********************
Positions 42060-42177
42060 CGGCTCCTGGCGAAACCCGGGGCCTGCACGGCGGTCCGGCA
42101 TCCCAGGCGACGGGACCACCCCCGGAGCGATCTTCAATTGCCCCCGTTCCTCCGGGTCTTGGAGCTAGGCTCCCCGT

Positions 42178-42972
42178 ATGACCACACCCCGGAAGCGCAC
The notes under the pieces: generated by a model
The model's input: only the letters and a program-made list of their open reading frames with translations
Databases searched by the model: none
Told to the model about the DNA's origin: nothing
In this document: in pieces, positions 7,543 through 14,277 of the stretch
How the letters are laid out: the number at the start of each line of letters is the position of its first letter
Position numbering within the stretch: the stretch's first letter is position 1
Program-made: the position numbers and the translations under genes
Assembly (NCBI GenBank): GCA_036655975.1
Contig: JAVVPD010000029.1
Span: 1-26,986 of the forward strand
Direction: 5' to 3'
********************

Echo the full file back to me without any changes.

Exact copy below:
Positions 42060-42177
42060 CGGCTCCTGGCGAAACCCGGGGCCTGCACGGCGGTCCGGCA
42101 TCCCAGGCGACGGGACCACCCCCGGAGCGATCTTCAATTGCCCCCGTTCCTCCGGGTCTTGGAGCTAGGCTCCCCGT

Positions 42178-42972
42178 ATGACCACACCCCGGAAGCGCAC
The notes under the pieces: generated by a model
The model's input: only the letters and a program-made list of their open reading frames with translations
Databases searched by the model: none
Told to the model about the DNA's origin: nothing
In this document: in pieces, positions 7,543 through 14,277 of the stretch
How the letters are laid out: the number at the start of each line of letters is the position of its first letter
Position numbering within the stretch: the stretch's first letter is position 1
Program-made: the position numbers and the translations under genes
Assembly (NCBI GenBank): GCA_036655975.1
Contig: JAVVPD010000029.1
Span: 1-26,986 of the forward strand
Direction: 5' to 3'